The Command PATH:

Most common commands are located in your shell’s “PATH” meaning that you can just type the name of the program to execute it.

Example:  Typing “ls” will execute the “ ls” command.

Your shell’s “PATH” variable includes the most common program locations, such as /bin, /usr/bin, /usr/X11R6/bin, and others.

To execute commands that are NOT in your current PATH, you have to give the complete location of the command.

Examples:

/home/user/yourprogram

./yourprogram  (This will execute the program in the current directory)

 


Command Syntax:

Commands can be run by themselves or you can pass in additional arguments to make them do different things. Typical command syntax can look something like this:

command [argument] [-argument] [--argument] [file]

Examples:

  • ls –    List files in current directory
  • ls -l   Lists files in “long” format
  • ls -l –color As above, with colorized output
  • cat filename     Show contents of a file
  • cat -n filename Show contents of a file, with line numbers

Beginners – BASH Special Characters

Valic —  November 29, 2012 — 1 Comment

Before we continue to study about UNIX operating system shell commands, it is important to understand that there are several symbols and characters that the shell interprets in special ways called BASH Special Characters. This means that certain typed characters:

  • Cannot be used in certain situations
  • May be used to perform special operations
  • Must be “escaped” if you want to use them in a normal way.
Character Explanation

\

Escape character. If you want to reference a special character, you must “escape” it with a backslash.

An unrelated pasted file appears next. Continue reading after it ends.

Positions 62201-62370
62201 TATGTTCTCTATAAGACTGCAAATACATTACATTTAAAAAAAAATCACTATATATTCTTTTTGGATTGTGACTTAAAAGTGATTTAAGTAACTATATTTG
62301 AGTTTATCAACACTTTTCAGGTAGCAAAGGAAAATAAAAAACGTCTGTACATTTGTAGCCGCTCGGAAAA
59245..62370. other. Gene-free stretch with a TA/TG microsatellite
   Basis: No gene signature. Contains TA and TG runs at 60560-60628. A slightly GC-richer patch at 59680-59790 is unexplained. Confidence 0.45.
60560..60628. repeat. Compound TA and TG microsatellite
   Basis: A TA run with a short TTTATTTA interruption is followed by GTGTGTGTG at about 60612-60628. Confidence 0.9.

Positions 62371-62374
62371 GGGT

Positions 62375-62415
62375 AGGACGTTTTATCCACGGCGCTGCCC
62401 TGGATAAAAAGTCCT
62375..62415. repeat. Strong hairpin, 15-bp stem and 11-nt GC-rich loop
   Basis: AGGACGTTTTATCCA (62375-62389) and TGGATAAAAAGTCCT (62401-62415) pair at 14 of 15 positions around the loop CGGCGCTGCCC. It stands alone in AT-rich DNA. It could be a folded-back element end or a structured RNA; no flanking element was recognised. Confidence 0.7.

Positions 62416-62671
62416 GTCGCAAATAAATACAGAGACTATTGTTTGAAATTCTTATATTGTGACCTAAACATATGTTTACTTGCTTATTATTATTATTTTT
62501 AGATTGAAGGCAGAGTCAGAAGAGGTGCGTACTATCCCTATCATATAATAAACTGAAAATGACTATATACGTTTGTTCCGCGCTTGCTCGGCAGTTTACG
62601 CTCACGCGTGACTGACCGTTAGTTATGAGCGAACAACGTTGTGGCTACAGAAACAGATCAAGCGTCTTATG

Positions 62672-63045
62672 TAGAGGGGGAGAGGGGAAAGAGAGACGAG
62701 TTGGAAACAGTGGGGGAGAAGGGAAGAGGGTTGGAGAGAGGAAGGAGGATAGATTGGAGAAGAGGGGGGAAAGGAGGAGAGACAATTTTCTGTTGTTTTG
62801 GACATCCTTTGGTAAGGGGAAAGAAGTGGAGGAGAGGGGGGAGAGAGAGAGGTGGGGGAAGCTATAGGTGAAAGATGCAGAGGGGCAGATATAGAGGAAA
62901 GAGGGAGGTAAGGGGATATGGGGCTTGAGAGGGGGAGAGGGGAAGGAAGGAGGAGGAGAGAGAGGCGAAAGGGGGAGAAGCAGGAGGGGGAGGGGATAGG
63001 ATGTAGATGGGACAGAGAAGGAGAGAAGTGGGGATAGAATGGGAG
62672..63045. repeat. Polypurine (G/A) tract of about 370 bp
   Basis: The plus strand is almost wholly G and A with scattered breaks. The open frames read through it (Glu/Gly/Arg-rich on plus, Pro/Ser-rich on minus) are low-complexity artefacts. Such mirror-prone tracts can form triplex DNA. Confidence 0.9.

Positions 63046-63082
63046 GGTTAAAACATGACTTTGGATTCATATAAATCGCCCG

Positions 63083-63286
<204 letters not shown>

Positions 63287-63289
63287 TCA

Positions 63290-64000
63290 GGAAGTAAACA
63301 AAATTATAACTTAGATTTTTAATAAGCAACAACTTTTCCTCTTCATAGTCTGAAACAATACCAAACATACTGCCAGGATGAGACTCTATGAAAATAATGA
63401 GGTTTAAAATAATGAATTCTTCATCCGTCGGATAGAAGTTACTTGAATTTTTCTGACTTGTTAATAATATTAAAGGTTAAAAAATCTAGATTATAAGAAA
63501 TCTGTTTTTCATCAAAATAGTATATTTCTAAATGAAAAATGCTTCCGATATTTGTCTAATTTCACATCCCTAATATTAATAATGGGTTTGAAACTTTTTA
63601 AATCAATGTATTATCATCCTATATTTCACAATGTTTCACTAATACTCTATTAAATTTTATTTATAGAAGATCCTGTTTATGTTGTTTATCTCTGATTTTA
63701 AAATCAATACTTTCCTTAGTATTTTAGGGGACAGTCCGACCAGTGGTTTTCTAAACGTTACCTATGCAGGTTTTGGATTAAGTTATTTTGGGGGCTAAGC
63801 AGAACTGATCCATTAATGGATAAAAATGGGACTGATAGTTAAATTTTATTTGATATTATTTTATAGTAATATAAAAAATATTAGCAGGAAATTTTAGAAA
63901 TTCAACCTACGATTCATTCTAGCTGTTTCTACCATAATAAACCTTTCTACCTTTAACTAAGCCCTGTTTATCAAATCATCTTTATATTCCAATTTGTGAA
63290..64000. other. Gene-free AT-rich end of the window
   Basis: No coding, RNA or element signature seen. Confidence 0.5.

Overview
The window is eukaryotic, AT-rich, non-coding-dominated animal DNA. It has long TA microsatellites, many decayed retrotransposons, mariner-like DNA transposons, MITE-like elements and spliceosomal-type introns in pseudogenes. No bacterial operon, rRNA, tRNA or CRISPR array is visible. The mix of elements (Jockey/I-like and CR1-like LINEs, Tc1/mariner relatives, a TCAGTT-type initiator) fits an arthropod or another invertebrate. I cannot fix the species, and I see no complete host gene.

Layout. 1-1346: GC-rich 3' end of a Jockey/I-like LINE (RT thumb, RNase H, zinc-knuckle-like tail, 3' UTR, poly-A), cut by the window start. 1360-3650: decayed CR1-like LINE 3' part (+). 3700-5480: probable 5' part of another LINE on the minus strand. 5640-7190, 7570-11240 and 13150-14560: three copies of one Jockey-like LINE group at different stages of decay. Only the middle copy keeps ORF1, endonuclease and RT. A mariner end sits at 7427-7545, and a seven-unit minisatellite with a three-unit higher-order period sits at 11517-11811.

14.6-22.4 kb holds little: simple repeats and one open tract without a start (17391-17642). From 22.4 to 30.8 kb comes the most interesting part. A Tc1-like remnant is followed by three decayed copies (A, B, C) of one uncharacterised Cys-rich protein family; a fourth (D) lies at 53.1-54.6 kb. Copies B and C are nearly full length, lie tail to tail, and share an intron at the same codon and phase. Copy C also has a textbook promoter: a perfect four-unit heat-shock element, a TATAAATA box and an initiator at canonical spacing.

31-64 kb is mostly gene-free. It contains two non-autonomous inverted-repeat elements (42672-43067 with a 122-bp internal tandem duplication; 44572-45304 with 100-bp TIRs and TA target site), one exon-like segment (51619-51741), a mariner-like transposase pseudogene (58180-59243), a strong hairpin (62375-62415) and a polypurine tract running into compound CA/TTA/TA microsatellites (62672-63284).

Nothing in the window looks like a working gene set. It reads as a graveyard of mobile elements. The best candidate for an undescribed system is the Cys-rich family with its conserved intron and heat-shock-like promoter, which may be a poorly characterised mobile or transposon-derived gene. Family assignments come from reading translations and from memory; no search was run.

Example: touch filename\* – This command will create the file filename*

/

Directory separator. It’s used to separate a string of directory names.
Example: /var/www/htdocs

.

Current directory

..

Parent directory

~

User’s home directory

*

Represents 0 or more characters in a filename or by itself, all files in a directory.
Example: sql*2012 can represent the files sql2012, sql-backup2012, sql29-11-2012 etc.

?

Represents a single character in a filename.
Example: filename?.txt can represent filename1.txt, filenamex.txt.

[]

Can be used to represent a range of values,  [0-9], [A-Z], etc.
Example: filename[0-2].txt represents the names filename0.txt, filename1.txt, and filename2.txt

|

“Pipe” . It’s mostly used to redirect the output of one command into another command.
Example: ls | more

>

Redirects output of a command into a new file. If the file already exists will be over-writed.
Example: ls > listoffiles.txt

>>

Redirects the output of a command onto the end of an existing file. If the file does not exist, will be created.
Example: echo “test ” >> testfile.txt

<

Redirects a file as input to a program.
Example: more < listoffiles.txt

;

Command separator. Allows you to execute multiple commands on a single line.
Example: cd /var/log ; less syslog

&&

Command separator as above, but only runs the second command if the first one finished without errors.
Example: cd /var/logs && less syslog

&

Execute a command in the background, and immediately get your shell back.
Example: find / -name log > logfiles.txt &

What is a command shell:

Command shell is a program that interprets commands,
Allows a user to execute commands by typing them manually at a terminal or automatically in programs called shell scripts.
A shell is NOT an operating system.
It is a way to interface with the operating system and run commands.

What is BASH:

The name itself is an acronym, BASH = Bourne Again SHell
Bash is a shell written as a free replacement to the standard Bourne Shell /bin/sh originally written by Steve Bourne for UNIX systems.
BASH has all of the features of the original Bourne Shell plus additions that make it easier to program.
BASH is Free Software and was adopted as the default shell on most Linux distributions.

The purpose of this new category is to introduce the Linux user  into Linux command shell and a few of its basic utilities.
It is created for the users with zero or limited exposure to the Linux command prompt.

This category is designed to accompany an instructor-led tutorial on this subject, and therefore some details have been left out.

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